Rebecca

Susan Lapin says:

One of the saddest parts in my mind, Rebecca, is that by focusing on foolishness, we sometimes look aside when real abuse is taking place.

Lisa says:

Thank you for acknowledging the unique individual. There are times one can be treated like everyone else, and then there is not.

An organization of women having affairs with married men is no shock. For them to invite some religious leader to speak is no shock at all. What would really be a shock? For someone to see into each individual person in that meeting and root out the actual cause for having no respect, no honor for themselves or others. That would make for a very interesting meeting indeed.

Same for the situation in Australia described. No shock of what that man said or did. No shock that some women actually like that sort of thing. What would really be a shock? If that woman had punch him out completely. Far better than a good slap on the wrist I say.

Susan Lapin says:

Lisa, I have wondered what would happen if a woman turned around and punched, but I do think most women would be scared of escalating into a violent encounter.

Adriana Mandon says:

Hi Susan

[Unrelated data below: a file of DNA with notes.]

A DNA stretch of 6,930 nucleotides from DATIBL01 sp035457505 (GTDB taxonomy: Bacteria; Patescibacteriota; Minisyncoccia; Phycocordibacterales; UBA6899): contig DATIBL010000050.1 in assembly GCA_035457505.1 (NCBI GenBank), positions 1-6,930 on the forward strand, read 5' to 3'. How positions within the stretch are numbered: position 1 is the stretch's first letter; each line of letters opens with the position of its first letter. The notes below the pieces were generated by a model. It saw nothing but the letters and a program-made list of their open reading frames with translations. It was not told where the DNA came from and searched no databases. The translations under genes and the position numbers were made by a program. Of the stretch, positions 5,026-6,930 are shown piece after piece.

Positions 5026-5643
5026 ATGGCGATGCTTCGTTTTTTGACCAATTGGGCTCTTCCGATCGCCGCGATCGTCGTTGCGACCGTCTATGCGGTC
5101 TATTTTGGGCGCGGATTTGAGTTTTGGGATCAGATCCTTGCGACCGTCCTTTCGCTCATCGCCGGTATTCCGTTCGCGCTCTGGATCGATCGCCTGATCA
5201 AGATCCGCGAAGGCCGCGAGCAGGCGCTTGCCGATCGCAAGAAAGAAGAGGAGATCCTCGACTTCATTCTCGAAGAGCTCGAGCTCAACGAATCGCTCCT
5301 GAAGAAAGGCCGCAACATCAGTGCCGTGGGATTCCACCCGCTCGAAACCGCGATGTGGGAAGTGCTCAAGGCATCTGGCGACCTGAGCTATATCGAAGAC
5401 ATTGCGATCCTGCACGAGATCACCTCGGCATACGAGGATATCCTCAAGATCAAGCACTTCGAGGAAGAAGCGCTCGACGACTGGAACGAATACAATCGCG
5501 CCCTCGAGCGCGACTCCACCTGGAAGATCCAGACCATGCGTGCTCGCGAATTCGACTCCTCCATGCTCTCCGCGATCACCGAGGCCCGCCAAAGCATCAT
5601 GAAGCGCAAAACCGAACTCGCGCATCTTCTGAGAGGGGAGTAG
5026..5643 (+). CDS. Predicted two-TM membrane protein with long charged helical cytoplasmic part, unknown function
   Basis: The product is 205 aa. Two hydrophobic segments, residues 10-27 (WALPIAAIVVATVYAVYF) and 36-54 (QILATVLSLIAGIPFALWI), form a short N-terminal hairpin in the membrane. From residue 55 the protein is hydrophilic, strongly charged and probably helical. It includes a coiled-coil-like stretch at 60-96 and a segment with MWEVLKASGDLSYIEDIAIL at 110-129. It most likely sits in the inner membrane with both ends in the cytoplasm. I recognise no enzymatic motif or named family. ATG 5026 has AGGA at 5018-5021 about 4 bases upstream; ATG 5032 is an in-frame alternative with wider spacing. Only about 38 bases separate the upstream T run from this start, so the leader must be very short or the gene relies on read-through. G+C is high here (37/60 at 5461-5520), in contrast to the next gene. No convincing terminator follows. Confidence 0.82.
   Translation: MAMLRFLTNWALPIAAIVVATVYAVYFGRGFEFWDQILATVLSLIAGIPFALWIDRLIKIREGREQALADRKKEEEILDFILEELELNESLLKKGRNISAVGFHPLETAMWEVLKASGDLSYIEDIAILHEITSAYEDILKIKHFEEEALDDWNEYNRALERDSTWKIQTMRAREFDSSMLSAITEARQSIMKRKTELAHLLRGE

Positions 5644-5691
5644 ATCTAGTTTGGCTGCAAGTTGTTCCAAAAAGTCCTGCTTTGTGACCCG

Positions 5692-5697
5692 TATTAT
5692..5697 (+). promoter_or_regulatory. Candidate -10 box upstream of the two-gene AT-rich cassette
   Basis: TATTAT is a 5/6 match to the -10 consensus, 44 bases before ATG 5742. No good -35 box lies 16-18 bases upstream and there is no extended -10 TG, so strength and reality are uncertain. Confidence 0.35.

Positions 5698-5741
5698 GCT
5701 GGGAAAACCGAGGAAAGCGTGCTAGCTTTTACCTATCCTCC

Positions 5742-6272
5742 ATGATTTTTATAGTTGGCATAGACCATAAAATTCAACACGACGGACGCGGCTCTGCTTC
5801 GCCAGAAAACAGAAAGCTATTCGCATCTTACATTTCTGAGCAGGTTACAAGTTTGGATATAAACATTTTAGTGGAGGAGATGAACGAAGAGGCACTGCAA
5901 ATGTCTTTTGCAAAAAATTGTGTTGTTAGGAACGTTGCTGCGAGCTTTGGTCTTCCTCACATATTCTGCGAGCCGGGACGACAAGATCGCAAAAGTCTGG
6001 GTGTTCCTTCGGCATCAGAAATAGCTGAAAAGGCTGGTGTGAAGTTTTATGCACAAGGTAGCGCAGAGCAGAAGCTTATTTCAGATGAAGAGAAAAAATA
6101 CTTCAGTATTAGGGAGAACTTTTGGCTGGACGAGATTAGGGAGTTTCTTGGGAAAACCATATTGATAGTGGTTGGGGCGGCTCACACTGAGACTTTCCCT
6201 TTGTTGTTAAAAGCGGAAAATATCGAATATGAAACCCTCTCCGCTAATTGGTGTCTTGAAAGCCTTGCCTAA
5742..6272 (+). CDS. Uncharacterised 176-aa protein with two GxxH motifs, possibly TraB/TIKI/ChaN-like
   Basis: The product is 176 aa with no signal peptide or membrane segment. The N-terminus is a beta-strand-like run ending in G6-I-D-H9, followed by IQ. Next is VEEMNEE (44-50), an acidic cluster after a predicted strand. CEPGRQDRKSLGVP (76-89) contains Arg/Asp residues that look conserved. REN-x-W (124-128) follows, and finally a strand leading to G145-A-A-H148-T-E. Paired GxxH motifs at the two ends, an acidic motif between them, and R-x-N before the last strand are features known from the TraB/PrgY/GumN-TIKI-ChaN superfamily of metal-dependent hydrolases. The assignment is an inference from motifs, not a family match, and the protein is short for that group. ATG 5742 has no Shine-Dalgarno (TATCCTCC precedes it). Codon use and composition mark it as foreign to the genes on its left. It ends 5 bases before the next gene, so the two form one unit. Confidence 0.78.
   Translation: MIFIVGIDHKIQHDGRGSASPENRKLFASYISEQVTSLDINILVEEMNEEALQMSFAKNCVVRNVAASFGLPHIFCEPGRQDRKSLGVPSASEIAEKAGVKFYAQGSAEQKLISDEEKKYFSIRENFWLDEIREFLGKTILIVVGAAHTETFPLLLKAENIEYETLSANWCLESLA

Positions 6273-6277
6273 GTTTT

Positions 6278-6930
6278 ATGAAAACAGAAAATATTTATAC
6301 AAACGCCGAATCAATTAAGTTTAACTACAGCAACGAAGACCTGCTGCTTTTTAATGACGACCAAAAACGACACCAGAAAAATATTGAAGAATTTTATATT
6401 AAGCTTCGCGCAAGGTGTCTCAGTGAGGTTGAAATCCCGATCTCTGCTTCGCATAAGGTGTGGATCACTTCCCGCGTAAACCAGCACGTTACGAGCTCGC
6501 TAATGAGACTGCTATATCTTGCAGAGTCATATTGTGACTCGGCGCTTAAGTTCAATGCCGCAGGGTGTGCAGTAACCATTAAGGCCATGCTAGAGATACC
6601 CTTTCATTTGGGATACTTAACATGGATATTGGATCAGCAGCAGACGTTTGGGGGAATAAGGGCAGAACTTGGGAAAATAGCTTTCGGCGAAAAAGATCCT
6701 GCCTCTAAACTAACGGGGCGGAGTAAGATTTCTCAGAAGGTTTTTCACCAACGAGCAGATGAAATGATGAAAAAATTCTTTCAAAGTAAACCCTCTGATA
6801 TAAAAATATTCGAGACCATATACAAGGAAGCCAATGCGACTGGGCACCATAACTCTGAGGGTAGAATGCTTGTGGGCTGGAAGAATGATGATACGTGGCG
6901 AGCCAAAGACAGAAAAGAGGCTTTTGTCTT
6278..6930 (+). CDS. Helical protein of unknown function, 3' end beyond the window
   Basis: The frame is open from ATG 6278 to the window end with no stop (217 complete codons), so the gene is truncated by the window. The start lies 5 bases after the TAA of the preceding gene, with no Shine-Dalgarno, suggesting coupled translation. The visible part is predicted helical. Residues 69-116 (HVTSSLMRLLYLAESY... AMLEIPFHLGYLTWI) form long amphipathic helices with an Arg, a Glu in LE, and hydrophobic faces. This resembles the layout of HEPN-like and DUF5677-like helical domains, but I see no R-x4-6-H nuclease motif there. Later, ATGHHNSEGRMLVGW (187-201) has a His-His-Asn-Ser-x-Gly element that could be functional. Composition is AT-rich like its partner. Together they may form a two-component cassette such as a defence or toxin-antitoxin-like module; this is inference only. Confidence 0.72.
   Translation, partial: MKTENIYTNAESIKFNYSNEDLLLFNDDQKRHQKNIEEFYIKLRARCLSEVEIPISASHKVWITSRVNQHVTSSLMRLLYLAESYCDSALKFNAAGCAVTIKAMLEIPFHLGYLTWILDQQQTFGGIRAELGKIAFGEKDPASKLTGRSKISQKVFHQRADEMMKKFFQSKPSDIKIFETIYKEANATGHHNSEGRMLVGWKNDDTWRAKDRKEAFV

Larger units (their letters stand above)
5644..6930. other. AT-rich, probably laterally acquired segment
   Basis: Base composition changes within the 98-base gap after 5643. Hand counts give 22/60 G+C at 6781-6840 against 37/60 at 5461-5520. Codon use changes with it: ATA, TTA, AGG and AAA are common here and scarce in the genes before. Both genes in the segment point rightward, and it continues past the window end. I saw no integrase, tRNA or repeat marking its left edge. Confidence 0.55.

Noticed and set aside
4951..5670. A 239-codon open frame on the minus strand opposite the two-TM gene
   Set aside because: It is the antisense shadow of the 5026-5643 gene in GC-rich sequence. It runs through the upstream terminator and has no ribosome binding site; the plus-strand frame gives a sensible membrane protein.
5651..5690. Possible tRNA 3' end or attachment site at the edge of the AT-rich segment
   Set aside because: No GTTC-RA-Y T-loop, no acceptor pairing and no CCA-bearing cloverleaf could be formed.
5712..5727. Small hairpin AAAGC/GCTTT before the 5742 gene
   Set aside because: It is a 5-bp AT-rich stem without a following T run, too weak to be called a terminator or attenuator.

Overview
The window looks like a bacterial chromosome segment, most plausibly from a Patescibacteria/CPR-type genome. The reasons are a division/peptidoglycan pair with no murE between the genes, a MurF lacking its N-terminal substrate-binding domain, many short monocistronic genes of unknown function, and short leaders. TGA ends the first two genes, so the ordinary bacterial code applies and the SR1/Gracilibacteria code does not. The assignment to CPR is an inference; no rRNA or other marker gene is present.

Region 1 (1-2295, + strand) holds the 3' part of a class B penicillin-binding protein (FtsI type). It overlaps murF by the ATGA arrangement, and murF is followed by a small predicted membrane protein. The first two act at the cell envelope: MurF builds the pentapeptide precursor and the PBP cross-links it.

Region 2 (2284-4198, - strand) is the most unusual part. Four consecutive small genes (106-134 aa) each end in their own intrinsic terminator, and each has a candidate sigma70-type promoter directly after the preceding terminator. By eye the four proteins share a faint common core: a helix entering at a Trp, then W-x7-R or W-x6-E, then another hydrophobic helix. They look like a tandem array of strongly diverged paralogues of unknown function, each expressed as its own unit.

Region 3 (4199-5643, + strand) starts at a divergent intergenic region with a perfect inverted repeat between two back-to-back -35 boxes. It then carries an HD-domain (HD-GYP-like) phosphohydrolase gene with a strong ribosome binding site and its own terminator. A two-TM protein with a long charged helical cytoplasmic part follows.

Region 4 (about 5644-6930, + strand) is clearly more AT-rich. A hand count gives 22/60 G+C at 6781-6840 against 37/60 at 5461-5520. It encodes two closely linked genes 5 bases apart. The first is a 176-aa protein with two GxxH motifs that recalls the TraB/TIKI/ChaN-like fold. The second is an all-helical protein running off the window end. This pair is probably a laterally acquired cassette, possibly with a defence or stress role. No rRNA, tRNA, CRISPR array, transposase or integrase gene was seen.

I don’t really trust anything, in this case a movement that come from Hollywood, it’s well known for ages that to get a part in a movie you have to make favors, in the past we thought that women were the only target but now we know men too. I wonder if this me too movement has being created to cover up the young boys exposure to have sex encounters with male directors of in a position of power? That would expose the gay agenda and pedophiles chains existing in these kind of environment where you become famous fast and earn millions in a blink. It’s hypocritical how these women react now as if they didn’t know what it would happen if you were invited to a Hollywood director of similar house to have a tete a tete. I bet that they dressed up for the occasion very sexy to show their upsets. I’m not saying that is right I am just saying that women are part of the problem, women and men should be treated professionally in an office of work environment but to to parties is part of the Hollywood culture and that will not change, for a while the people in power would be more “careful” but this will be forgotten in a year, it’s very competitive out there and there are a lot of women and men that are willing to pay the price. The matter with minors is more complex because sometimes the same parents of mothers “sell” their children to achieve fame, there are predators there too as many well known actors and a lot of things going on, their culture will not change because it is in its core, everything should be exposed to the Light and a lot of people in power including politicians will fall, and we know that that will not happen, think about Clinton for just name one of hundreds. Hypocrisy 101. Learn from the biggest.